The two dotted lines show two different power levels, in this case 200 and 300 watts. Suppose I was somewhere along the 200 watt line. There are an infinite number of combinations of cadence and torque that will get me to 200 watts, but let’s say I’m at the red dot. Suppose I want to increase my power to 300 watts. There are also an infinite number of combinations of cadence and torque that will get me to 300. I’ve drawn just 4 “expansion paths” that I could use to get to 300 watts: one is mostly vertical (that is, I keep my cadence about the same and increase my crank torque), one is mostly horizontal (that is, I keep my crank torque about the same and increase my cadence), one that goes off diagonally toward 2 o’clock (where I increase both my cadence and crank torque), and one that goes off diagonally toward 10 o’clock.

I contend that the terrain, the acceleration, the wind, and (critically) where the red dot currently is (that is, what my current cadence and torque are) all influence the power expansion path that is actually chosen. In some (many?) cases the PEP can be backward bending (like the 10 o’clock arrow) so my cadence drops while my crank torque goes way up; in other cases, I spin way up but drop my crank torque.

For me, when I climb hills, I often drop my cadence and increase my torque; when I am accelerating on the flat, I often increase my cadence but decrease my torque. I’m not sure what others do but it would surprise me if I were unique. Interestingly, the expansion path I use on the flat, on the hills, and, critically, on an indoor trainer, all differ. The bottom line is that you should be training to generate power over a wide range of cadence and torque, not just at one cadence, or at just one torque; and that the cadence/torque you choose on a trainer doesn’t transfer directly to the cadence/torque you choose IRL.


Yep. I think I have maxed out my current torque production at my normal cadence ranges and fatigue profile. My limiter is definitely muscular endurance at higher torque values no matter the cadence. Im incorporating workouts to create torque values that are at the higher end of my ability with low cadence to keep heart rate in check hoping to avoid CNS stress.

Im definitely a spinner. Escpecially when looking for watts. When making above threshold its the same gear as threshold but more cadence. When at the end of a long ride, its more cadence that gets me through. My force production is weak relative to what I can lift. Thats why I am going down this rabbit hole of torque and the question of torque as a workout metric.

Get a fixie.

Front brake (at least), fixed/fixed rear hub with gears that are 2 sprockets in difference, and something strong that won’t flex easily.

Your torque map will be all over the place.

For me, it’s a fun way to find weaknesses and slowly fix them. Whether it’s seasonal like winter rides or once a week, it’s a nice, low tech training ride with surprising benefits.

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From a torque/cadence production perspective, how different would that be than using your geared bike and just leaving it in one gear?

According to VeloNews low cadence, high torque is becoming more popular with some pros.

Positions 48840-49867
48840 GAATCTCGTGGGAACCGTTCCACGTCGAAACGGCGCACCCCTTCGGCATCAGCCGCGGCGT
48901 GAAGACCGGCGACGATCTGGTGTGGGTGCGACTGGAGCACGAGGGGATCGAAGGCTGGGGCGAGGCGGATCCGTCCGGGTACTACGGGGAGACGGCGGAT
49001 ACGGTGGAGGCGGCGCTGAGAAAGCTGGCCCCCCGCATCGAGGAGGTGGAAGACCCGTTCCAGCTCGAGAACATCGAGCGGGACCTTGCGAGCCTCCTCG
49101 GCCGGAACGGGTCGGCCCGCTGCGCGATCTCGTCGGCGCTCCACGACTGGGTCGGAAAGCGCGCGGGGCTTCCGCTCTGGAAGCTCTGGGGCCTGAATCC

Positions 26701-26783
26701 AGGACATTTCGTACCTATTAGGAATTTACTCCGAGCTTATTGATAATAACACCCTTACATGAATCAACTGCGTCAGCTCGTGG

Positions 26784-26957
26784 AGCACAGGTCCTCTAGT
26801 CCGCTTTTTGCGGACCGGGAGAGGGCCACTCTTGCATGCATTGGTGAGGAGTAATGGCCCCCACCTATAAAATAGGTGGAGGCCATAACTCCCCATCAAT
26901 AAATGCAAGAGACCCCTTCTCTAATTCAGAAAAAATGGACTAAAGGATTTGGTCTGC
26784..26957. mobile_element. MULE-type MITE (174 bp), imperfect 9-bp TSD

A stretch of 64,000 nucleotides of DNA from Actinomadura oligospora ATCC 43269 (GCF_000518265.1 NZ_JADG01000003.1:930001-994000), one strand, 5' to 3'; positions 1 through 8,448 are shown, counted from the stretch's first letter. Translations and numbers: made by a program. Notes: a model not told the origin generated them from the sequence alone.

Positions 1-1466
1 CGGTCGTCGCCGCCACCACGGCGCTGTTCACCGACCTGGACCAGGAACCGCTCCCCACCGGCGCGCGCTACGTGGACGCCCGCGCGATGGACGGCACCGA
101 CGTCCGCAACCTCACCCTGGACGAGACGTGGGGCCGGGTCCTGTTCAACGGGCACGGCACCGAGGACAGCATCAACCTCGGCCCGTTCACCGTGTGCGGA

Just remember VeloNews likes to sensationalize things and you’re likely not a pro :cry:

To answer the question first, I doubt there’s any meaningful difference as it relates to training.

And not necessarily replying back to you personally:

I also don’t think it’s needed to use a fixie for this. I just happen to have one because it’s usually fun and I can still execute training fairly closely because it’s flattish around here. It’s not my primary bike.

For better or for worse, on a fixie there is no getting out of:

  • spinning down hills at 130+ and not being able to stop spinning at 130+ until you’re at the bottom
  • grinding up a hill at low, low cadences and again, not being able to bail
  • everything in-between with false flats
  • required big gear start after every stop
  • spin at 170+ for the group sprints
  • got to keep that cadence high in that fast pace line… damn that tailwind!
  • and more reasons I’m sure

All of that is a fun challenge if you’re feeling good. It’s a bit annoying to be honest if you’re getting tired, cold, hot… dropped.

I don’t think I’d have the disciple to keep tension on a freewheel in one gear for a whole ride. That’s the big difference, there’s no bail out on a fixie. I’ll flip my fixed/fixed wheel to the other side if we stop midway and the wind is now the opposite, that can help a little.

It’s fun for me 90% of the time. Not at all needed, though. I do, however, find my weaknesses on the fixie when I haven’t ridden it for a while.

Yep. Ive surmised that fixies make you find that torque. There is a data field in Garmin IQ and it looks like it is a 3 sec avg. Watched it on Sat group ride. Very interesting stuff. I noticed that the torque numbers stayed within a few but it was the cadences that varied. The other day I did a two hour endurance outside ride using torque. For me at normal cadences Im 88 with 12 to 15 torque. I went with variable cadence trying to stay above my Threshold torque value of 20 but just hit Z2power. Cadences ended up being 55 to 70. Needless to say I really felt it in my legs but was very doable and heartrate was Z2. At the end, I did normal cadence and torque and it felt super effortless. Kinda like swinging a baseball bat at the plate after swinging a batweight in the on deck.

Being aware of who I’m disagreeing with… :upside_down_face:, but:

I do think this doesn’t account for moments in real-world cycling where you’re over geared in the instant, and there’s an advantage in being able to quickly produce big power (via low rpm, high force).

E: but yes, that’s fixed in the gym, not tall-gear work.

Gym is even worse.